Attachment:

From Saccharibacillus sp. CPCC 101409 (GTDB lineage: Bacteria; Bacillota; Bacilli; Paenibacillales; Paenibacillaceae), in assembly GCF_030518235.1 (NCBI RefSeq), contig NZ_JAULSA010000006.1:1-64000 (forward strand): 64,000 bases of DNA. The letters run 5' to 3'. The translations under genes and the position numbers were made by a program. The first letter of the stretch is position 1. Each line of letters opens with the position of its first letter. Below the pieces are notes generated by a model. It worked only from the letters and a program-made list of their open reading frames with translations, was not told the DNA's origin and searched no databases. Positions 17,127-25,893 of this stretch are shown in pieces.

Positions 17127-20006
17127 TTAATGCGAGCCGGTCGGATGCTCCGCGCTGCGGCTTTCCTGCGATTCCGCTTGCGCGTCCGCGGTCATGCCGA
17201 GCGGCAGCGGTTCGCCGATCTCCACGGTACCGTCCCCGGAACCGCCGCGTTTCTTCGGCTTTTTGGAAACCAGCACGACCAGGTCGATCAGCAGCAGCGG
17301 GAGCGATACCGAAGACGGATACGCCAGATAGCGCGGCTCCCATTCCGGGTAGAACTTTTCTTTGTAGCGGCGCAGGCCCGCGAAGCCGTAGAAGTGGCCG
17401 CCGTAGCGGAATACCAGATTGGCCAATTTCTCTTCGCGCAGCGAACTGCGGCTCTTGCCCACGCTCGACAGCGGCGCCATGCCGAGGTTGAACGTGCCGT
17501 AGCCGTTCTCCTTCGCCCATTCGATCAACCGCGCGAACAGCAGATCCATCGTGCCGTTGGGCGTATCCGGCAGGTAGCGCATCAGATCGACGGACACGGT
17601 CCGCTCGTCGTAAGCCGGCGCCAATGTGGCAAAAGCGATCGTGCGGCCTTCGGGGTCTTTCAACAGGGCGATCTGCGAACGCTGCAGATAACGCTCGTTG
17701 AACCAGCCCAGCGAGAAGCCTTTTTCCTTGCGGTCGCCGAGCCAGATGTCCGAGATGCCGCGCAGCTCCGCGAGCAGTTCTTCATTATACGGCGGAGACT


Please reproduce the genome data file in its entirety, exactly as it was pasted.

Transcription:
From Saccharibacillus sp. CPCC 101409 (GTDB lineage: Bacteria; Bacillota; Bacilli; Paenibacillales; Paenibacillaceae), in assembly GCF_030518235.1 (NCBI RefSeq), contig NZ_JAULSA010000006.1:1-64000 (forward strand): 64,000 bases of DNA. The letters run 5' to 3'. The translations under genes and the position numbers were made by a program. The first letter of the stretch is position 1. Each line of letters opens with the position of its first letter. Below the pieces are notes generated by a model. It worked only from the letters and a program-made list of their open reading frames with translations, was not told the DNA's origin and searched no databases. Positions 17,127-25,893 of this stretch are shown in pieces.

Positions 17127-20006
17127 TTAATGCGAGCCGGTCGGATGCTCCGCGCTGCGGCTTTCCTGCGATTCCGCTTGCGCGTCCGCGGTCATGCCGA
17201 GCGGCAGCGGTTCGCCGATCTCCACGGTACCGTCCCCGGAACCGCCGCGTTTCTTCGGCTTTTTGGAAACCAGCACGACCAGGTCGATCAGCAGCAGCGG
17301 GAGCGATACCGAAGACGGATACGCCAGATAGCGCGGCTCCCATTCCGGGTAGAACTTTTCTTTGTAGCGGCGCAGGCCCGCGAAGCCGTAGAAGTGGCCG
17401 CCGTAGCGGAATACCAGATTGGCCAATTTCTCTTCGCGCAGCGAACTGCGGCTCTTGCCCACGCTCGACAGCGGCGCCATGCCGAGGTTGAACGTGCCGT
17501 AGCCGTTCTCCTTCGCCCATTCGATCAACCGCGCGAACAGCAGATCCATCGTGCCGTTGGGCGTATCCGGCAGGTAGCGCATCAGATCGACGGACACGGT
17601 CCGCTCGTCGTAAGCCGGCGCCAATGTGGCAAAAGCGATCGTGCGGCCTTCGGGGTCTTTCAACAGGGCGATCTGCGAACGCTGCAGATAACGCTCGTTG
17701 AACCAGCCCAGCGAGAAGCCTTTTTCCTTGCGGTCGCCGAGCCAGATGTCCGAGATGCCGCGCAGCTCCGCGAGCAGTTCTTCATTATACGGCGGAGACT